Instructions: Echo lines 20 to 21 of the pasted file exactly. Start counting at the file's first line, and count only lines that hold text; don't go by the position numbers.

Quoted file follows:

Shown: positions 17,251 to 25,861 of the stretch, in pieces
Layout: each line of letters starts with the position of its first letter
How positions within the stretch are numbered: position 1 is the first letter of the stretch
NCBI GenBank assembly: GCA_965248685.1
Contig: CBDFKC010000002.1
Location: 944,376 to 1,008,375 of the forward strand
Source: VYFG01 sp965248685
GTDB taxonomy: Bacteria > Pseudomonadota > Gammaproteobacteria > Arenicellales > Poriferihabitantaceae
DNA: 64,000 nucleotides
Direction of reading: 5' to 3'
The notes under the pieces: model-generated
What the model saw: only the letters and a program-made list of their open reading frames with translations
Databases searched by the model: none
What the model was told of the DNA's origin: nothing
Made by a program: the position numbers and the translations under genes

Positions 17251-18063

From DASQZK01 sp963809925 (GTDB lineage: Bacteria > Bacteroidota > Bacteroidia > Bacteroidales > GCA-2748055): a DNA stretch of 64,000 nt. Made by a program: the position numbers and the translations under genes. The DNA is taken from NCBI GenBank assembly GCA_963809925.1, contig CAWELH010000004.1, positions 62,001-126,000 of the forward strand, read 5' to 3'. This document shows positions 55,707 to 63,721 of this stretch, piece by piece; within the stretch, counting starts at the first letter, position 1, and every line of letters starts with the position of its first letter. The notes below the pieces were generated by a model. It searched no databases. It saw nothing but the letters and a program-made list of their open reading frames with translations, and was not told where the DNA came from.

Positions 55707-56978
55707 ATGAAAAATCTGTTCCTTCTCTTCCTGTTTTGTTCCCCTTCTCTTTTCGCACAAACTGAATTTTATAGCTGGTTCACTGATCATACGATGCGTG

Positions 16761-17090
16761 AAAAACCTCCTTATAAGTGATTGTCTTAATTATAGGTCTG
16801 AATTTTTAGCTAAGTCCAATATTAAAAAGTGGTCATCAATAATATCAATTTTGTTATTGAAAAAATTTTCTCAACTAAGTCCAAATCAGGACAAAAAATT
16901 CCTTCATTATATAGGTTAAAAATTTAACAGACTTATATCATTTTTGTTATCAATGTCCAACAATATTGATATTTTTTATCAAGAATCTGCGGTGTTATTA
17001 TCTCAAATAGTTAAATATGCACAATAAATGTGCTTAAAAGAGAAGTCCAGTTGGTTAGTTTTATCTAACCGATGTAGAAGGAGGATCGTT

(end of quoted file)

Positions 16761-17090
16761 AAAAACCTCCTTATAAGTGATTGTCTTAATTATAGGTCTG